Stocks edge up ahead of Thanksgiving break
NEW YORK — The stock market crept higher on Wednesday before the Thanksgiving holiday. Major market indexes got a slight lift when news broke of a cease-fire agreement between Israel and Hamas in the Gaza Strip.
The truce was announced by Egypt's foreign minister and confirmed by Israeli Prime Minister Benjamin Netanyahu. A week of fighting has killed more than 140 Palestinians and five Israelis.
The Dow Jones industrial average climbed 48.38 points to 12,836.89. Each of three of the most expensive stocks in the average — Boeing, IBM and United Technologies — rose more than 60 cents. Higher-priced stocks in the Dow carry more weight.
The Labor Department reported that first-time applications for unemployment benefits fell by 41,000 last week to 410,000. The figure remains temporarily high because of Hurricane Sandy and was in line with what economists had expected.
“The news today didn't mess anything up,” said Harry Clark, CEO of Clark Capital Management, an investment advisory firm in Philadelphia. “With no bad news, this market will drift higher.”
That's partially because investors have stopped worrying as much about the “fiscal cliff” of tax increases and government spending cuts that are set to take effect Jan. 1, Clark said.
Over the past week, congressional Republicans and Democrats have made conciliatory remarks and raised hopes that they will reach a deal to stave off the full effect of the budget-tightening measures.
While the cuts would hurt the economy gradually, they could be enough to push the United States back into recession next year, economists have warned.
“Both sides appear to have extended an olive branch,” said JJ Kinahan, chief derivatives strategist at TD Ameritrade. “The assumption now is that it may not be pretty, but at the end of the day they'll get some compromise worked out.”
In other Wednesday trading, the Standard & Poor's 500 index gained 3.22 points to 1,391.03. Utilities fell the most, and telecommunication companies rose the most, but no category moved more than 0.6 percent.
The Nasdaq composite index rose 9.87 points to 2,926.55.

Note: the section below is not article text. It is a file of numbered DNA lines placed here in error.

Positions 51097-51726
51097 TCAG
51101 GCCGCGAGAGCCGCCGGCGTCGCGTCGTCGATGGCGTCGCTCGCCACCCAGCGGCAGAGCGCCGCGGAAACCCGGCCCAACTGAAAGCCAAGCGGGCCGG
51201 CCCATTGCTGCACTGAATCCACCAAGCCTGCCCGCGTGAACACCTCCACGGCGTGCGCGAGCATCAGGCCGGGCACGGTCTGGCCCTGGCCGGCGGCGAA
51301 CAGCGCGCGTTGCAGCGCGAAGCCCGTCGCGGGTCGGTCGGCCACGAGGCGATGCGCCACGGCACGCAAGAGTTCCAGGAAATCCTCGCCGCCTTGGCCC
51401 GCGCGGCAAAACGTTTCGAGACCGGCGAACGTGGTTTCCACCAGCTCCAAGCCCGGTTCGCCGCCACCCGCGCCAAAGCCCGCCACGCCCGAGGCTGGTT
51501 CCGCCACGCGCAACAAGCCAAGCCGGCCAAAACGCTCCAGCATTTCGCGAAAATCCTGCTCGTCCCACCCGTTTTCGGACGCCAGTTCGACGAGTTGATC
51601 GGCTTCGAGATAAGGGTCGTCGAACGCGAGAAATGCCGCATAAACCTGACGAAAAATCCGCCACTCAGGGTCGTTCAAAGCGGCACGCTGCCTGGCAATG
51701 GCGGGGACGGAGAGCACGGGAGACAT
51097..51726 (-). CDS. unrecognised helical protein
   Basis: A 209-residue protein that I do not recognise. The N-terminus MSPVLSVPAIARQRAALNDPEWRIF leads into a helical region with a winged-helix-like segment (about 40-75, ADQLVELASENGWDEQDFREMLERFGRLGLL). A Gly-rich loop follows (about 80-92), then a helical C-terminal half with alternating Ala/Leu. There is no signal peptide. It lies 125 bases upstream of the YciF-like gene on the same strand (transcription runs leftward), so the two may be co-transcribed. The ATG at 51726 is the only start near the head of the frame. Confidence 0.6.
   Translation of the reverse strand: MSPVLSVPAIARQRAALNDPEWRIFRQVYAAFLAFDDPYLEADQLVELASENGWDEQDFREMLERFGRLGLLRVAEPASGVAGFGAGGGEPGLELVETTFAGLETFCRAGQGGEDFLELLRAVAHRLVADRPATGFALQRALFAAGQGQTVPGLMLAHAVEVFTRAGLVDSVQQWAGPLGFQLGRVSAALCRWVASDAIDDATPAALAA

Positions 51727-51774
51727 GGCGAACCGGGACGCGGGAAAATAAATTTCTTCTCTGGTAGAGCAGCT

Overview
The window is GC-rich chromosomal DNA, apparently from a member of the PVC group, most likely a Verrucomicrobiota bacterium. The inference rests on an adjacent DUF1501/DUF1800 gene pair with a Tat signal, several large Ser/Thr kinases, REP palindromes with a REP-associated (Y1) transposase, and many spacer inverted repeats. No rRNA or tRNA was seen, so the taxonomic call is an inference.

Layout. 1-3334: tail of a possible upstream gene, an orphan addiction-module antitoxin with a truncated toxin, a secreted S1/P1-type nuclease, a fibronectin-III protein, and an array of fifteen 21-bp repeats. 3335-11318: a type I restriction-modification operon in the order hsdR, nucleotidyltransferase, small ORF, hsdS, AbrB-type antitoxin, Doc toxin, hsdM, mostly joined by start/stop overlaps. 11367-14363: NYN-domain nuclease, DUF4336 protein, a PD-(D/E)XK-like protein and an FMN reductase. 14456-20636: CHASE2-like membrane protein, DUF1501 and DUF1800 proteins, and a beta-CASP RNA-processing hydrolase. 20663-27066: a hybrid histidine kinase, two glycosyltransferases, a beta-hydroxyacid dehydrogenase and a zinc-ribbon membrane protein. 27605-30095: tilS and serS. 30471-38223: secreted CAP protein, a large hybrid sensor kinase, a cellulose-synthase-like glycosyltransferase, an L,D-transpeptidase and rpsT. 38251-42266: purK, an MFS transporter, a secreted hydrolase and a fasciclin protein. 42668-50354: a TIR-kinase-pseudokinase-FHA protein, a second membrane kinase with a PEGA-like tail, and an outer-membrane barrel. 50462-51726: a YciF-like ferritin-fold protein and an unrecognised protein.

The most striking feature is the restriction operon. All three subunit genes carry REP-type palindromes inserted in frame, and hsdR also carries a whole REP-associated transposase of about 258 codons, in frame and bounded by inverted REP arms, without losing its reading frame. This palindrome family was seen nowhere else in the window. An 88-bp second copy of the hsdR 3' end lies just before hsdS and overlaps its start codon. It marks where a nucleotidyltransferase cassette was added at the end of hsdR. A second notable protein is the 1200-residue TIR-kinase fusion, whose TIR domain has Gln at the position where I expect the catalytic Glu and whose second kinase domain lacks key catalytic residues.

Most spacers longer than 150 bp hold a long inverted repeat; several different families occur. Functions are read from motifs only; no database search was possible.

In the bond market, the yield on the benchmark 10-year U.S. Treasury note inched up to 1.68 percent.
The quiet trading followed a largely uneventful Tuesday. The Dow dropped as much as 94 points after a warning from Federal Reserve Chairman Ben Bernanke about federal budget talks, then recovered to end with just a 7-point loss.
The stock market will be closed on Thursday for Thanksgiving and will close early Friday.
Congress has the week off and will take up budget negotiations when its members return next week.
Among companies making news on Wednesday:
• Deere, the maker of tractors and other farm and construction equipment, dropped 4 percent. It reported a quarterly profit of $1.75 per share, missing Wall Street expectations of $1.88.
• Chipotle Mexican Group, the restaurant chain, climbed 3 percent. It announced late Tuesday that it would buy back an additional $100 million of its own stock.
Show commenting policy
TribLive commenting policy
You are solely responsible for your comments and by using TribLive.com you agree to our Terms of Service.
We moderate comments. Our goal is to provide substantive commentary for a general readership. By screening submissions, we provide a space where readers can share intelligent and informed commentary that enhances the quality of our news and information.
While most comments will be posted if they are on-topic and not abusive, moderating decisions are subjective. We will make them as carefully and consistently as we can. Because of the volume of reader comments, we cannot review individual moderation decisions with readers.
We value thoughtful comments representing a range of views that make their point quickly and politely. We make an effort to protect discussions from repeated comments either by the same reader or different readers.
We follow the same standards for taste as the daily newspaper. A few things we won't tolerate: personal attacks, obscenity, vulgarity, profanity (including expletives and letters followed by dashes), commercial promotion, impersonations, incoherence, proselytizing and SHOUTING. Don't include URLs to Web sites.
We do not edit comments. They are either approved or deleted. We reserve the right to edit a comment that is quoted or excerpted in an article. In this case, we may fix spelling and punctuation.
We welcome strong opinions and criticism of our work, but we don't want comments to become bogged down with discussions of our policies and we will moderate accordingly.
We appreciate it when readers and people quoted in articles or blog posts point out errors of fact or emphasis and will investigate all assertions. But these suggestions should be sent via e-mail. To avoid distracting other readers, we won't publish comments that suggest a correction. Instead, corrections will be made in a blog post or in an article.
- Steelers RB Archer trying to catch up after tough rookie season
- Steelers LB Timmons has grown into leadership role on defense
- Pirates third baseman Ramirez’s last ride is about winning a ring
- Steelers notebook: Backup QB Gradkowski remains out with shoulder issue
- Consol takes $603 million loss in second quarter
- Rising East Liberty out of reach for Pittsburgh’s poor
- Former Cal U football player cleared of assault charges sues university, police, prosecutor
- Dollars and sense: High cost of child care keeps many out of work force
- Pa. House speaker says overriding Wolf’s budget veto ‘an option’
- Medical pot has advocate in Pennsylvania House
- Watering garden right during summer’s high temperatures makes difference